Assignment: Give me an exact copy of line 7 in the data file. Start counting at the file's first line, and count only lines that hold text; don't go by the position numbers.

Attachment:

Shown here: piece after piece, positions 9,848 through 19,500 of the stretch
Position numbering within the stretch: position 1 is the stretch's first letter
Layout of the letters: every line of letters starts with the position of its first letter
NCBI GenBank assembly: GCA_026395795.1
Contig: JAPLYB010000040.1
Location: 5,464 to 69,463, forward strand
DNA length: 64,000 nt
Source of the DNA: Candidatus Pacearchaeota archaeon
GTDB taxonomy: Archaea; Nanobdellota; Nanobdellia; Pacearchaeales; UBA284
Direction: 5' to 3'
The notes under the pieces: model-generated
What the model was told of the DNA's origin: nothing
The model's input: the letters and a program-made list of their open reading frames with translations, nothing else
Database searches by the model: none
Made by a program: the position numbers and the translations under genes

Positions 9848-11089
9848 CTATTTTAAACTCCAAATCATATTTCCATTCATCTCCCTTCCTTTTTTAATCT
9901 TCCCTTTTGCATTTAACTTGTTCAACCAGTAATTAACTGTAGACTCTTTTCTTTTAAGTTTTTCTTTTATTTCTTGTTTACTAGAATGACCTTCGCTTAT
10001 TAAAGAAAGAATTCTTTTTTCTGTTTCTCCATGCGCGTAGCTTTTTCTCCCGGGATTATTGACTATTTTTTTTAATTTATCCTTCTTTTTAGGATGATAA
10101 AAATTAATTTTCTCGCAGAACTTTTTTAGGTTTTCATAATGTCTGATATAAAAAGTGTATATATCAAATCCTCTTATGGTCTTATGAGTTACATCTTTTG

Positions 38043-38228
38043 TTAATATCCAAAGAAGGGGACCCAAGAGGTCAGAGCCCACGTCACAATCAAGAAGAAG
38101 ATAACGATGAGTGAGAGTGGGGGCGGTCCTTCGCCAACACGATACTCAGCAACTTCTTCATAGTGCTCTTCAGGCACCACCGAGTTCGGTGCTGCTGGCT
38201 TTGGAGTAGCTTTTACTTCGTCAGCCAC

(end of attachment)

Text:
DNA length: 64,000 nt